How Mortgage Loans Work

Mortgage Payments

A traditional fixed-rate mortgage payment consists of two parts: 1) the principal or unpaid balance of the loan, and 2) the interest on the loan. This does not include the property taxes and insurance which are also factored into your payments. Since the interest on the loan is based off of the unpaid principal, initial payments go more towards interest. Over time, payments cover more of the principal, therefore reducing the amount of interest.


Paying Interest

Suppose you acquired a 30-year mortgage for $100,000 at 7.5% interest. According to the amortization tables (tables used to make calculating payments easier), your monthly payment on this loan would be fixed at $699.21.

To calculate the annual interest for this loan, you would multiply the amount of the loan by the interest rate ($100,000 x .075). This amount, $7,500, is then divided by 12 (the number of months in a year), to give you a total of $625 dollars. That $625 dollars is then subtracted from the fixed monthly payment of $699.21 leaving $74.21, which is the amount that goes toward the principal for your first monthly payment.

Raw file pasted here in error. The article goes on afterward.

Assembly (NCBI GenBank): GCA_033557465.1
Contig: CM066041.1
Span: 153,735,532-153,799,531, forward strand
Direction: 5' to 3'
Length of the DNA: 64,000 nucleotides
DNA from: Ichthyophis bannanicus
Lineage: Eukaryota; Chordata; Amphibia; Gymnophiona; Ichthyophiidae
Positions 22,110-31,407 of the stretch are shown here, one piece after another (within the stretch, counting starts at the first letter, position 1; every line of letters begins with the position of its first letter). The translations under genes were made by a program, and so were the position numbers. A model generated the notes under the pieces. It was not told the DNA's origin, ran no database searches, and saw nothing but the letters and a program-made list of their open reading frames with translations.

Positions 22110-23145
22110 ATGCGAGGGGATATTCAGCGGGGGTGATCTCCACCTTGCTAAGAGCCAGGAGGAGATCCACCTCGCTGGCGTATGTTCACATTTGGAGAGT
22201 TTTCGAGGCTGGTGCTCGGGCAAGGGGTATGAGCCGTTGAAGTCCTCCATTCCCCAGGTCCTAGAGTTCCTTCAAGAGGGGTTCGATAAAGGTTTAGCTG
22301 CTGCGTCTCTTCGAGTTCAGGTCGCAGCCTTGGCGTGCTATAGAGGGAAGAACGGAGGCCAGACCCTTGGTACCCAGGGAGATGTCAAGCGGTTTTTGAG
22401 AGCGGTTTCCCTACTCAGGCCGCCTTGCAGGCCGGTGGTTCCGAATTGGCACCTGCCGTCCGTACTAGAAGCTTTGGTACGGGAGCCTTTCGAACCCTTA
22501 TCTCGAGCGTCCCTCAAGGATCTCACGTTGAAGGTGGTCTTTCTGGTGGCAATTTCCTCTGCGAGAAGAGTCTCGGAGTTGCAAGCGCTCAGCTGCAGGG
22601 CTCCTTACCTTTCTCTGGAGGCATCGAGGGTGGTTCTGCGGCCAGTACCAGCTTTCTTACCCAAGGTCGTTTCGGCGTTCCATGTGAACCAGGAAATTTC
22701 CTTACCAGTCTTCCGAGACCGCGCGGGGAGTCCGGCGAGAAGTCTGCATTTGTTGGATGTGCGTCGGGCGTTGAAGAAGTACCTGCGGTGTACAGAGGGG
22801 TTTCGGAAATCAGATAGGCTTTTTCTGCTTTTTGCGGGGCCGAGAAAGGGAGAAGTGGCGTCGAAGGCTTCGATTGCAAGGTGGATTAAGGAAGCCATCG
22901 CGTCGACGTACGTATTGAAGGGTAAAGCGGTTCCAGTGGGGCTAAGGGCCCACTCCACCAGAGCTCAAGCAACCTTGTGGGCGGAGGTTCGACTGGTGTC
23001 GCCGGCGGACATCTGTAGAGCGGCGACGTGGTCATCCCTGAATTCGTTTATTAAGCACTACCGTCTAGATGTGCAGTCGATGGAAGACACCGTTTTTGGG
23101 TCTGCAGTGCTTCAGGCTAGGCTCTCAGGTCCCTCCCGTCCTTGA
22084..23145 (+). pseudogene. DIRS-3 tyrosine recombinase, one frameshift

Now that you have paid $74.21 toward the principal, your principal balance becomes $99,925.79 (this would be the difference between the original loan of $100.000 and $74.21). So, your second month’s interest goes down slightly because it is based on the new principal balance ($99,925.79 x .075). Using the same process as for the first month, but based on the new principal balance, your second months payment, allows $624.54 to go towards interest and the remaining $74.67 is applied to the principal.


Building Equity

Establishing equity helps save you money when purchasing or selling a home. What is equity? To simplify, equity is the difference between your loan amount and the balance that remains on your unpaid principal. Each payment made on your home applies a slowly increasing amount toward your principal balance. The more money applied toward the principal balance, the more equity you have. When you sell your home, even if the loan is not paid in full, you only have to pay off the remaining balance of the principal. So, you can see that building equity can benefit you greatly.


Short Term Loans

With that said, there are ways to establish equity more quickly. One way to do this is to shorten the length of your loan. In the example we gave, the loan was taken over a 30-year period of time. If you took the loan out for 15 years instead, for example, more money would be applied.